Through a Jungian Lens

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Puer – An Attitude of Youthfulness

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Philosopher in Meditation - Rembrandt, 1632

Philosopher in Meditation – Rembrandt, 1632

In my last post I talked about how I am finding myself with a more youthful attitude in the second half of life. In Jungian psychology, this youthful attitude being lived out is called the Puer or Puer Aeternus. As I also mentioned, I am reading Thomas Moore’s book, Original Self, and it is that reading that brought my attention to the Puer.

Puer is not simply literal young age, but an attitude of youthfulness that may be full of spirit, ambition, high destiny, and a forgetfulness of mortality.” [p. 29]

I have never considered myself as acting from the puer spirit, if anything, I have always seen myself through its opposite lens, the senex or the “old man.” Even as a child others around me referred to me as an old soul, one who is serious and weighted down with the needs of others, a caretaker and mediator for those around me who, in spite of their age, acted immaturely – parents and even grandparents included. It was just the way it was. As I moved through life, this self-identification with being a serious, responsible person who was also caretaker and mediator at the same time, became a way of life that fit into my career choices as teacher, school administrator and counsellor. I found it difficult to play with abandon. I was definitely never the life of any party. I was who I was and accepted that – and if truth be told, I fed that belief by resisting impulses that would betray this identity. Like this image by Rembrandt, I was a philosopher, a person who meditated upon the mysteries of life and sought ways to bring back what I learned to help heal the wounds of others, wounds more often than not caused, in my opinion, by acting with immature abandon.

Dionysus and Eros - faces of the Puer.

Dionysus and Eros – faces of the Puer.

My ego held back impulses that I now know came from the shadow, the opposite face of the old man, old soul – the puer. As I saw it, this youthful and irresponsible spirit was represented by my father who was always on the move, always chasing a dream of fame and fortune, chasing women and letting others clean up the messes he made. There was no way in hell that I was ever going to be like him even though strangely, I loved him, probably because of his spirit as much as the fact that he was after all, my father.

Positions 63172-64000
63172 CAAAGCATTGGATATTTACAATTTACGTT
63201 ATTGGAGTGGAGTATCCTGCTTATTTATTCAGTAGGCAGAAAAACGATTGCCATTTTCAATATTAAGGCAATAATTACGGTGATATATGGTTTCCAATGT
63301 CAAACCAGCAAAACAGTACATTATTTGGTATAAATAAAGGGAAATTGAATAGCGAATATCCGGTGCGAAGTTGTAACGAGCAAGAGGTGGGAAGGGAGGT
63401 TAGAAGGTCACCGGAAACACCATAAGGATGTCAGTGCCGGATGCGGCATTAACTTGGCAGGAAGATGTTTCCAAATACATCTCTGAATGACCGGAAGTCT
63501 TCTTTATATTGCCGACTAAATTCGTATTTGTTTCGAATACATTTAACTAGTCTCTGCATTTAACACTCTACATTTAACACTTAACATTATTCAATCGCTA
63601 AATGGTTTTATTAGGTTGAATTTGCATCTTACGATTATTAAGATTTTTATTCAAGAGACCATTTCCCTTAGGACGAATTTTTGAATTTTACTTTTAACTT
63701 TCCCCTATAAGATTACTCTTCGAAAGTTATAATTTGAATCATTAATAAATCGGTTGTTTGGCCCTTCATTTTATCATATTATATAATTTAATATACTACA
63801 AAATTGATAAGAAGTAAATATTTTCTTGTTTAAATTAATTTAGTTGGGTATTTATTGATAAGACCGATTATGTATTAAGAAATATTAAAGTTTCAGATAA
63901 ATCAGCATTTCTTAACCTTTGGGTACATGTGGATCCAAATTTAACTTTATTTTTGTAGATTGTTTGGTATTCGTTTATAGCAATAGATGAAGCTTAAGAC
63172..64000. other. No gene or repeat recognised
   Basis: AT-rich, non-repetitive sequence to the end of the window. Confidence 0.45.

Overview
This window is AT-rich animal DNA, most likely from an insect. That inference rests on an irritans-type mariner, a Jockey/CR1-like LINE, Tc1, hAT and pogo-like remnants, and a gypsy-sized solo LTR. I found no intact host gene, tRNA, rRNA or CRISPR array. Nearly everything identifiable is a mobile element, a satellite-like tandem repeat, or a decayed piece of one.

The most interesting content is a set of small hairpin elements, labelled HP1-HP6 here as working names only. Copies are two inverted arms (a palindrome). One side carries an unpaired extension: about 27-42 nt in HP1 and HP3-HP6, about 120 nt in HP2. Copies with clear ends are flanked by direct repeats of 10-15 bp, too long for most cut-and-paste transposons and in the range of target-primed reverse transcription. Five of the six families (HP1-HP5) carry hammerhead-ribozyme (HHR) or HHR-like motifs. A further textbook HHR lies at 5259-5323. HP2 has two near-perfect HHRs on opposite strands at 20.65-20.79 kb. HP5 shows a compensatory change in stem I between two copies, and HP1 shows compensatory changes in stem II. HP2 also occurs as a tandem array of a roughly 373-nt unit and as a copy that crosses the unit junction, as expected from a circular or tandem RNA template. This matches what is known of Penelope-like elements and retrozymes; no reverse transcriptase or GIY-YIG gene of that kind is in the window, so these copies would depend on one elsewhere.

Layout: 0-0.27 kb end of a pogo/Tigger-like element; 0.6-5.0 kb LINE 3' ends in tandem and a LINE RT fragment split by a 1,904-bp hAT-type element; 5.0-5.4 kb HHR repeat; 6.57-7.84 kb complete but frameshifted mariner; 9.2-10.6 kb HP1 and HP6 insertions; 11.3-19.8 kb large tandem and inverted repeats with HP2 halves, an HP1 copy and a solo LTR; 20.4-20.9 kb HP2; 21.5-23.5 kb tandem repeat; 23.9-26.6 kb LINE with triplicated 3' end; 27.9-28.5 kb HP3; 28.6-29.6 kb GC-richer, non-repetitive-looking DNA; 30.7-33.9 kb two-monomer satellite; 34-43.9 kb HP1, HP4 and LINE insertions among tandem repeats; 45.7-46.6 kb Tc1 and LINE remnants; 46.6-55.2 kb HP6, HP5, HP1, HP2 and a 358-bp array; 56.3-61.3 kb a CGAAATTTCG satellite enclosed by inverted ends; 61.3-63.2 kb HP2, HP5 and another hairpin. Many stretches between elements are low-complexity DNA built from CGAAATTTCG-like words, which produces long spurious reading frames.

“In psychology puer also refers to a type of man or woman who embodies this idealistic, romantic, playful, and self-contained spirit, or in whom this spirit is dominant and defining. . . . The puer spirit is both a blessing and a curse.” 

But somewhere along the way, the puer spirit began to invade my outer life without my permission. I fought back of course, but to little avail. The shadow that is denied and repressed will find a way out and when it does, one feels the hand of fate at work and blames the fallout on others rather than take ownership. Yes, I blamed others for “I” was not like this. Well, at least not the way I saw and knew myself.

The rest of the world saw what I didn’t. I was a musician and loved entertaining others, especially children. I was a story teller for my children and grandchildren. I didn’t supervise the play of my children and their friends, I was playing with them. I danced and danced and danced with my beautiful wife, captured by the music and creating a tableau of romantic love through dance. And, I loved (and still love) my wife with a passion that would honour Tristan and Romeo. With summer holidays arrival I would take my family (and sometimes their friends) on voyages of discover to distant cities and forests where play and wonder were unplanned but welcomed. I told myself that I was being a responsible parent, that I was doing all of this for my children and wife. I would never admit that I did this to appease the puer spirit that was pushing at the seams of my self-control.

Now I am older and for the most part, have given up on a few of my fictions. I admit that there is an immature, youthful, romantic and playful face of myself. Rather than seeing this face as a curse, I am now grateful for its presence. Now that I am older, I welcome its presence in my life for its gifts.

The puer is an aspect of the spiritual side of a man or woman rather than the deep, downward, grounded soul. The puer spirit keeps us moving, looking ahead, creating and imagining.” [p. 30]


Written by Robert G. Longpré

September 19, 2013 at 6:13 am

4 Responses

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  1. The Puer would drive me nuts when I was doing Jungian therapy as so many people wanted to wallow in the Puer and NOT GROW UP. The negative Puer – the spoiled brat – is not a pretty sight.


    September 19, 2013 at 10:29 pm

    • Agreed – but to repress the Puer does cause serious problems as well that end up in a culture with serious problems. The question is how to grow up, give space, place and acceptance to Puer as well as Senex. Balance within leads to balance in the outer world.


      September 30, 2013 at 8:33 am

  2. I appreciate this pointing out of the positives of the puer. It has always been put forth in the negative, but having that youthful spirit as we age is life affirming.

    Robert Caldwell

    September 23, 2013 at 2:23 pm

    • I agree, Robert, that the appearance of the Puer as we age makes aging and the approach of death bearable. Thank you.


      September 30, 2013 at 8:37 am

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